Does pacing matter in finishing running races or marathons? It does. I narrate my personal experience of running a 10K and a quick review of literature.
As my enthusiasm in running grows, I also learn a lot while doing it to improve my performance. My very limited experience in my three 10K runs so far gave me good insights. And research has time and again provided good information to verify lessons learned from experience.
This is what I learned: that pacing evenly in running appears to be a better strategy than running the race fast in the early half and slowing down in the next half (called positive split) or running slow the first half and faster in the second half (negative split).
Research findings support this observation. In an article titled Pace Yourself in Runner’s World, researchers found that current world records in running were broken with an even split or simply uniform speed all throughout the race.
Applying the Positive Split
Taking the advice of a runner friend and just for fun, I tried the positive split in the 10K run I joined last Sunday, May 4. That means I’ll run as fast as I can for four minutes or so, then establish my pacing for the rest of the distance.
I did run so fast in the first kilometer that I am ahead of the pack (I never thought I could do that) but then I slowed down to establish my pace after roughly four minutes of sprinting. At that point, I saw many runners whiz past me.
My pacing appears to be too slow for the fast batch of athletes who maintained a fast pace but I was not tempted to keep pace with these well-trained athletes knowing I have a very limited training period of a little over than one year. Those runners have been training for decades! I saw my runner friend take the left lane to keep up with the pack.
I tried to keep up with the pacing of a well-known veteran runner (he’s 74 but still running strong) but decided that the pace is too fast for me so I lagged a little behind. Besides, as I ran with him at the left side, I am wary of the vehicles behind me and decided to stay behind him and see how he paced himself. I noticed he’s adding more speed in his pace as I try to keep up, or probably it’s me generally reducing my speed as I feel my legs are no longer cooperating as they should.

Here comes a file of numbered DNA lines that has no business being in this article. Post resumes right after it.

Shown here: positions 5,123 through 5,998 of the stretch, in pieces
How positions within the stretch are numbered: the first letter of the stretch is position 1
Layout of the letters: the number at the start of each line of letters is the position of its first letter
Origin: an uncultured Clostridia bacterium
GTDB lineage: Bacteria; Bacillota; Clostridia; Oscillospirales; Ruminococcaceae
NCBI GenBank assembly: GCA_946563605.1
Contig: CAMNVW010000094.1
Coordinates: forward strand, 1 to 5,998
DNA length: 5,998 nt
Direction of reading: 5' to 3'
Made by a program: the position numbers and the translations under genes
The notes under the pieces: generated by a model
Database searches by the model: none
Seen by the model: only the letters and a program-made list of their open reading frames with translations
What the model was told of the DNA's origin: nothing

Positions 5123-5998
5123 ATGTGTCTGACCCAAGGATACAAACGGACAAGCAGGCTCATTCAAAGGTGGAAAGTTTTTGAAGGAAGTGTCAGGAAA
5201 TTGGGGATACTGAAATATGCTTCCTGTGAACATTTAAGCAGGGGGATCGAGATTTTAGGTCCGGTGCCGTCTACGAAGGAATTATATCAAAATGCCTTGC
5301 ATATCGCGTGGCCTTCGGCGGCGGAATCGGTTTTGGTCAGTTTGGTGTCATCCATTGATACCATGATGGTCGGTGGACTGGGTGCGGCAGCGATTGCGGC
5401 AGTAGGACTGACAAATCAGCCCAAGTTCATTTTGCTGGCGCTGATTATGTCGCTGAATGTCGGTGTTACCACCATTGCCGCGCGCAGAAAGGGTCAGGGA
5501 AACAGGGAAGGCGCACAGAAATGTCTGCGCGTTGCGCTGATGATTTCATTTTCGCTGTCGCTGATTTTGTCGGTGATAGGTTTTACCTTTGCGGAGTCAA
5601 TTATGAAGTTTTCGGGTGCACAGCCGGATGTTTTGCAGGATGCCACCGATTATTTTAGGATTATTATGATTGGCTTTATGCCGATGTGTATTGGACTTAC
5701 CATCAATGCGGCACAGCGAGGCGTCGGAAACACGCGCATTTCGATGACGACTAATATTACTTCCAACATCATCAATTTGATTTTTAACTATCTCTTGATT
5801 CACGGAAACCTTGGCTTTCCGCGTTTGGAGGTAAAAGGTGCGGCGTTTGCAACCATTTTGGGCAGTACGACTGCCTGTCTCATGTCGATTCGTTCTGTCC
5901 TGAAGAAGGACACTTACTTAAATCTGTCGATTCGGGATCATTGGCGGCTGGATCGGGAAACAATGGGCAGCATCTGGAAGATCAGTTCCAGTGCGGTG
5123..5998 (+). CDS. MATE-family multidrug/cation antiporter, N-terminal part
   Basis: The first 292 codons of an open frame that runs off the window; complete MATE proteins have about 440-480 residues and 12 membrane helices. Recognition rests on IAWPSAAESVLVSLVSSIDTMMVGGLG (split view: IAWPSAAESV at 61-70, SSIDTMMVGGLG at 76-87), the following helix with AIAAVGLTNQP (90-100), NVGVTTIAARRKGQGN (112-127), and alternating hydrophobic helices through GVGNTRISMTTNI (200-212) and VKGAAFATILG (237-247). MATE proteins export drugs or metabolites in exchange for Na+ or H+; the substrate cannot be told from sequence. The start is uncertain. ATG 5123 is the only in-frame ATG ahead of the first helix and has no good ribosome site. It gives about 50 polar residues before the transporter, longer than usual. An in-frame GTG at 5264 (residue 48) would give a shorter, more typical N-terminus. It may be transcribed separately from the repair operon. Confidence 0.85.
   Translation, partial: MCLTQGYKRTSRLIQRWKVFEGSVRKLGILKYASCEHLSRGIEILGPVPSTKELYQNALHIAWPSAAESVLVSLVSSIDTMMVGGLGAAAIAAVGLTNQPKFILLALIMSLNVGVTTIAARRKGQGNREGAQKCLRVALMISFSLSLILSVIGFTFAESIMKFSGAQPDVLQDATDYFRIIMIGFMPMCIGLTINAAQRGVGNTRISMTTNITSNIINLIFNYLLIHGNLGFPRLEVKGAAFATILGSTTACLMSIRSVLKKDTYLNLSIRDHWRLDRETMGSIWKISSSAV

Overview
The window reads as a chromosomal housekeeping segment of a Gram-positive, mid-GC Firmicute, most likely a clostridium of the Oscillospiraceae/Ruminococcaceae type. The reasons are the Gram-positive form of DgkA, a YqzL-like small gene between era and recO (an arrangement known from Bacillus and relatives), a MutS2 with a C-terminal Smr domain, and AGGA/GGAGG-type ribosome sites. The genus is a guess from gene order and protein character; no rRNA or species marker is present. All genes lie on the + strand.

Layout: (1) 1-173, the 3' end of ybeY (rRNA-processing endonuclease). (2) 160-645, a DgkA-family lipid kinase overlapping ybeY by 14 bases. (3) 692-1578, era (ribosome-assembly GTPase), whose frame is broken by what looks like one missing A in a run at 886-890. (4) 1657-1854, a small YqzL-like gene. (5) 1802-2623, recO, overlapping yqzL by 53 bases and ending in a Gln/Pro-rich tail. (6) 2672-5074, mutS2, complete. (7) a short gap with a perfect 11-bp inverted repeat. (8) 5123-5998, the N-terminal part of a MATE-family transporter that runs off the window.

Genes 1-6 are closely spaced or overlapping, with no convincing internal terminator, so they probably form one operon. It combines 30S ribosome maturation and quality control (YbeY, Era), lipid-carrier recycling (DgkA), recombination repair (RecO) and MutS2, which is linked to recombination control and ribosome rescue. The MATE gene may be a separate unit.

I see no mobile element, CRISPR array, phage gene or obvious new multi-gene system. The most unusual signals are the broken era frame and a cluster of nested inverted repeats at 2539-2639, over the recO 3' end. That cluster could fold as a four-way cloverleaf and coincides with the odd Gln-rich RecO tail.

Anyway, I still saw him when I was a few hundred meters away from the finish line. I finished at 1 hour and 3 minutes. Not bad for a 10K but not so good as my previous one-hour 10K when I applied the even running pace. I felt my legs almost cramping in the last 50 meters or so. But I did finish the 10K.
I had hoped that in my last run it should have been sub-one hour. But at least that’s only three minutes below target.
My pair of new sneakers by Nike, Lunarlon Forever 2, appeared to have affected my performance. It’s a little cramped at the forefoot. I can feel my left foot heating up probably because of friction as my shoe has not expanded yet to fit my foot with use. The last 10K run is the third time I used it.
I saw a dark spot under my sole when I inspected it after the run (see below). It may have progressed into a blister had I run more kilometers. I didn’t experience this with my Adidas Soltech 2 where there’s an air vent under it; but that one soaks when I run on puddles or on grass on those rainy days.
After the 10K Run
I lacked mileage, according to the veteran runner when he approached me upon arriving at the finish line. That means I should run more, train more or increase my distance per session. I’m doing my running at only three days a week.
My runs do not really qualify as marathon because the official distance for a marathon is 26.2 miles or 16.17 miles. I have yet to run the half-marathon to get the feel of how a marathon is. So I set my eyes on the 21K run in September and aim to become a finisher.
I will add more points to my aerobics training program and see how it works. Fifty points a week is not enough to break a personal best.
© 2014 May 7 P. A. Regoniel